A Tale of Three Cities, Part One: New York, New York
By Carol Barash, PhD, Founder and CEO, Story To College
As Frank Bruni noted yesterday in the New York Times, “The two Americas are evident in education as perhaps nowhere else.” On Saturday I had a rare glimpse into the gap between parents and children in these two disparate worlds.
My day started early on the upper East Side of New York City, in a building endowed by Andrew Carnegie just off Fifth Avenue, with brass unicorns inlaid in the entry hall’s elaborate mosaic floor. I am there to participate in a panel discussion, sponsored by the Brown University Club of NY, called “Solving the College Admissions Puzzle.” I could almost hear the unicorns laughing: there is no simple solution to the increasingly complex and competitive US college admissions game.
The room fills up quickly – mostly parents, some with aspiring sophomores and juniors in tow. On the panel with me are two former college admissions directors and an SAT prep tutor.
There is not a single African American in the audience. Not a single student raises their hand to ask a question.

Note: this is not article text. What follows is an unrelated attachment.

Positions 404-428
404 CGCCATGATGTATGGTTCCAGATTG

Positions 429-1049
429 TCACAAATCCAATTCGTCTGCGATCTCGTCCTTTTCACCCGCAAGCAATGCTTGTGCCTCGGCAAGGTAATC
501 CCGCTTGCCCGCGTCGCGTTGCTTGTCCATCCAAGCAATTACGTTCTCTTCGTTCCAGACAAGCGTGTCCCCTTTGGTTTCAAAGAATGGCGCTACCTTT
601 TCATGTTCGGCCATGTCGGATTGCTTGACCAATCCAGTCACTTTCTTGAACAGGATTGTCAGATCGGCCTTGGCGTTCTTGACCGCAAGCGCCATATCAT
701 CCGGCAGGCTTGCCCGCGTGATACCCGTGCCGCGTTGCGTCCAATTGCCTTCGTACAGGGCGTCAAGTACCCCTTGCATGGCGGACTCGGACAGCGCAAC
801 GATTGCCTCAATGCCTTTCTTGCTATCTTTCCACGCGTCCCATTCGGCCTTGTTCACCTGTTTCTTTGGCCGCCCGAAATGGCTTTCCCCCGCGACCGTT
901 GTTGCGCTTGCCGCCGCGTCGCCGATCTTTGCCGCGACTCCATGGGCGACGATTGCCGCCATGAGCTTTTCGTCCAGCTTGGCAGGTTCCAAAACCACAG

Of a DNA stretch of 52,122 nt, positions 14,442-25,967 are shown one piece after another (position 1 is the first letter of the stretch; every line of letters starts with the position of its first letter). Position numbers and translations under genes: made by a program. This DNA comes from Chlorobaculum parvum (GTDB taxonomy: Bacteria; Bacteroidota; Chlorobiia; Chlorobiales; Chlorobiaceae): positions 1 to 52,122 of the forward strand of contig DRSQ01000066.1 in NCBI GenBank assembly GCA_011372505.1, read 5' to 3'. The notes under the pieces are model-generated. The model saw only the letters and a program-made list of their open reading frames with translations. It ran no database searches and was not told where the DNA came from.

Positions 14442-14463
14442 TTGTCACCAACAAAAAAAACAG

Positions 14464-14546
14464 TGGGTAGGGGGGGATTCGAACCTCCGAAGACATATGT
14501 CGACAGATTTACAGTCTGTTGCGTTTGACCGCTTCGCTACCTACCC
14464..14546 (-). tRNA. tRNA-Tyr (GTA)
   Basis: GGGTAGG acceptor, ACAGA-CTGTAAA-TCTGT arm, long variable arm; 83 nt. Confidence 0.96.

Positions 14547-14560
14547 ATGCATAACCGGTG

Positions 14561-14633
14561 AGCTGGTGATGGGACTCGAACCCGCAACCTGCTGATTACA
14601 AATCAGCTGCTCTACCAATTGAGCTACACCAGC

The parents pummel us: “Should I push my child to have some sort of ‘it’ factor to get into top colleges?” “How much do you have to give to your alma mater to get attention in the admissions pool?” “How much does the essay matter anyway?” They are tense; their children fidget; everyone trying to guess what it is that top colleges want, so they can guide their children down a safe path to reach those magical brand-name schools.
My advice to them is direct: “Let your children write their own essays. Let them manage their own process. Be as gentle a consultant to them as possible. Believe and trust them to get it right.” A few parents thank me. Most just focus on the admissions guys and ask versions of “How do I make my kids stand out,” again and again. They are results oriented; to them college admission is a problem to be solved, managed, packaged for their kids.
With few exceptions, their children will do fine. They attend top high schools, and they are prepared, academically, to thrive at top colleges. But they are so burnt out by the time they get there that many of them are miserable. What, I wonder, is the message we are sending these kids?
To be continued…
This is Part One of a three part series about my experiences with three recent Story To College programs that tie together everything we aspire to do for college-bound students.